Scaled-down EU patent system moves a step closer to approval
12 countries take part in the simplified patent scheme
A committee of the European Parliament has approved plans to create a 12-country patent system in Europe as countries including the UK seek to break a decades-old deadlock on whether patents should be translated, and, if so, how this should be done.
The whole Parliament will vote on the plans next month, after which the proposal must be approved by the Competitiveness Council.
Governments and businesses have long recognised that the patent systems in powerful economies such as the US are much more efficient than those in place in the EU – because they are single systems.
Costs for EU patents covering all of Europe are estimated at 10 times the cost of a patent covering all of the US. The higher costs are because patents must be translated into the language of each country for which protection is sought.
A patent covering even just 13 countries will cost €18,000 – of which €10,000 is the cost of translation – according to a European Commission statement published last December.
The Commission has made several attempts to create a pan-EU patent system, including one last year. When that failed, 12 EU countries – including the UK – proposed a single patent system that would operate between its members.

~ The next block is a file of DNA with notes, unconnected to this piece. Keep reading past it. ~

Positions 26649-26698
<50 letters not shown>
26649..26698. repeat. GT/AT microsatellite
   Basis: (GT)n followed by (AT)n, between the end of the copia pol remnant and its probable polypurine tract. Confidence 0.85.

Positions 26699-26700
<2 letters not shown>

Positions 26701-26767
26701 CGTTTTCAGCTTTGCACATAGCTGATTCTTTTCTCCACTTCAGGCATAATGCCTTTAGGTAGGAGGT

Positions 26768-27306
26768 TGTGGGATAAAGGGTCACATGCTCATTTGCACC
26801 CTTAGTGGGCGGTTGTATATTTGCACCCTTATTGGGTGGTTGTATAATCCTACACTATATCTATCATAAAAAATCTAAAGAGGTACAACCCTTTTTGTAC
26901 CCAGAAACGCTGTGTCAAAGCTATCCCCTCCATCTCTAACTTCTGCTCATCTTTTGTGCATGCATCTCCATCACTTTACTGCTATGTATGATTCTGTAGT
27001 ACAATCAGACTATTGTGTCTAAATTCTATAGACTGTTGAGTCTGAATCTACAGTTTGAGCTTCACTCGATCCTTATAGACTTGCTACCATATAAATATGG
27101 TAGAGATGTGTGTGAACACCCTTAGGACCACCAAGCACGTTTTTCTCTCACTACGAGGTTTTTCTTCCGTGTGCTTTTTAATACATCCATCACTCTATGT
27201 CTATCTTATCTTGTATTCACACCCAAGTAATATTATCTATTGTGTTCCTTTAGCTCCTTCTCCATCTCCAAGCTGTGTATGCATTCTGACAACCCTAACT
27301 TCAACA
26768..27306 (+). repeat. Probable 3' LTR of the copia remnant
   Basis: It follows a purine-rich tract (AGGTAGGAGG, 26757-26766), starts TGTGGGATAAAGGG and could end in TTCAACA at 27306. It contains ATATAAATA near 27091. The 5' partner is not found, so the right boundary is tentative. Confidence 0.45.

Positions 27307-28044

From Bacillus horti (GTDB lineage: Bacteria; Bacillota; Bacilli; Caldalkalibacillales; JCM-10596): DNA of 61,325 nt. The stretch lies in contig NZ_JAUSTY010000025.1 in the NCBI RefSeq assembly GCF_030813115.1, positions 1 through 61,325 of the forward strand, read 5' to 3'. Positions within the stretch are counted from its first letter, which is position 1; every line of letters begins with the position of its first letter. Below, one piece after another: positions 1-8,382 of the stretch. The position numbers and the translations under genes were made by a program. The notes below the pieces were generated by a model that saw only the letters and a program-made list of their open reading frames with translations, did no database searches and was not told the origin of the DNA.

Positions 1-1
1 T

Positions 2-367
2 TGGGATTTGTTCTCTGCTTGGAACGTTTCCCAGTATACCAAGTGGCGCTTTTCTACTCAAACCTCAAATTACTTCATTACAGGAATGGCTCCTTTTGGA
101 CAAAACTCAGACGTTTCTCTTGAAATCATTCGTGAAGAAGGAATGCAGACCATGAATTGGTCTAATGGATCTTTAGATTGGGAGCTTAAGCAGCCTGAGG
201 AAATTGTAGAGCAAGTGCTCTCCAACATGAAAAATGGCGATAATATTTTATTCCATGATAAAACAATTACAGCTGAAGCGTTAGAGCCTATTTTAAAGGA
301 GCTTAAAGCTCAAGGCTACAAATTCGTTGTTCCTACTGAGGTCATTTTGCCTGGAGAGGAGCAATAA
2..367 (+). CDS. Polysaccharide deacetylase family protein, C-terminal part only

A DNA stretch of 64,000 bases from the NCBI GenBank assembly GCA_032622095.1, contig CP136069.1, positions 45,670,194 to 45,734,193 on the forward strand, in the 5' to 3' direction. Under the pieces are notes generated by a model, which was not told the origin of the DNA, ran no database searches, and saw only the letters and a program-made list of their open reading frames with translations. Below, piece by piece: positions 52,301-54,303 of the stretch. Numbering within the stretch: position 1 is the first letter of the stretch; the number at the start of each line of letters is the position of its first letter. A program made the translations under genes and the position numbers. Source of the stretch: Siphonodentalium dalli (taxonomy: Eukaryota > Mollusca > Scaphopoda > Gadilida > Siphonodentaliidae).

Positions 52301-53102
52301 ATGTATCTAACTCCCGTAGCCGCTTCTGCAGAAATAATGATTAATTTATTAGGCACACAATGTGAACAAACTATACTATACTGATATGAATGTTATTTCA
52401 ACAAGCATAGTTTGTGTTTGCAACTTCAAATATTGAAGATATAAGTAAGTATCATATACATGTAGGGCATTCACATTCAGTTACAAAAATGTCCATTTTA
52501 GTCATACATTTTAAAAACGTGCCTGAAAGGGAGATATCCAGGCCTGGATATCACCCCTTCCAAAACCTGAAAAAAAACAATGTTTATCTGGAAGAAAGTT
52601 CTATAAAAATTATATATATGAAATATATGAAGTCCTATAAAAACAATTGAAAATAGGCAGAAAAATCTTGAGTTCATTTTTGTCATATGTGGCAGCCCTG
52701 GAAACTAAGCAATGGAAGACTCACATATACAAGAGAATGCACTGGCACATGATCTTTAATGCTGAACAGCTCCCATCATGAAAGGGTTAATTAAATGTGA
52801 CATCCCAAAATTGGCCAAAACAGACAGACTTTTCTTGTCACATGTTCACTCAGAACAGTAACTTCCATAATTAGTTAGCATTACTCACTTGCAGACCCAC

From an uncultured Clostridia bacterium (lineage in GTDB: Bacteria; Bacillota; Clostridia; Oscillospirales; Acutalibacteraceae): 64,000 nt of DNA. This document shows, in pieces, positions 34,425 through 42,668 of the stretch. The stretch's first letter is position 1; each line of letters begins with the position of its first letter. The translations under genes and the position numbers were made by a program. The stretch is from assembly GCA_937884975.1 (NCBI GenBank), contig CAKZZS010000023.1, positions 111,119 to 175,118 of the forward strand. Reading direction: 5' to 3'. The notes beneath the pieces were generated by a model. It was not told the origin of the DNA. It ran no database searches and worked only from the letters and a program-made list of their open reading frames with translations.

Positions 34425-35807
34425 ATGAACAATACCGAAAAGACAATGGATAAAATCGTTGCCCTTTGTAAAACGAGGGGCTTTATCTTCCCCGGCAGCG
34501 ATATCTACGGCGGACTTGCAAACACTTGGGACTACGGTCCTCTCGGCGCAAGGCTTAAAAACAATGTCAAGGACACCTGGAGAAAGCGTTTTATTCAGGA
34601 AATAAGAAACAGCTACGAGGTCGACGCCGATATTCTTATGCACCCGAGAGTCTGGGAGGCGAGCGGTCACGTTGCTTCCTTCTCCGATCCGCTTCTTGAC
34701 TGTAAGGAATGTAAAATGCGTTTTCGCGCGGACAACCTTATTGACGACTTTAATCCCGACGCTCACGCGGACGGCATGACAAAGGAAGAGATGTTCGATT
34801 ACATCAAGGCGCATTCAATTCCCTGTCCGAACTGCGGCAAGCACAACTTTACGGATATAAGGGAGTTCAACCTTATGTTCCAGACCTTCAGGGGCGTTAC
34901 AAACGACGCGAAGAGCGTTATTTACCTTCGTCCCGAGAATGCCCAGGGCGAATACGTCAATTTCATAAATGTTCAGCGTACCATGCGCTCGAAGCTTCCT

It is that system which has been given the go-ahead by the European Paliament's Legal Affairs Committee. It approved a report by German MEP Klaus-Heiner Lehne recommending the system.
The plan would allow a patent examined and granted in English, French or German to have effect in any of the 12 countries in the scheme. Other countries can join it at any time. If their own language is not one of those three, the scheme will cover the cost of translation into one of those three languages.
The countries participating in the plan are the UK, Denmark, Estonia, Finland, France, Germany, Lithuania, Luxembourg, The Netherlands, Poland, Slovenia and Sweden
The scheme is an "enhanced cooperation mechanism". This is a formal process that allows nine or more countries to use the EU's official channels to co-operate on a matter if attempts to encourage all 27 countries to cooperate have failed.
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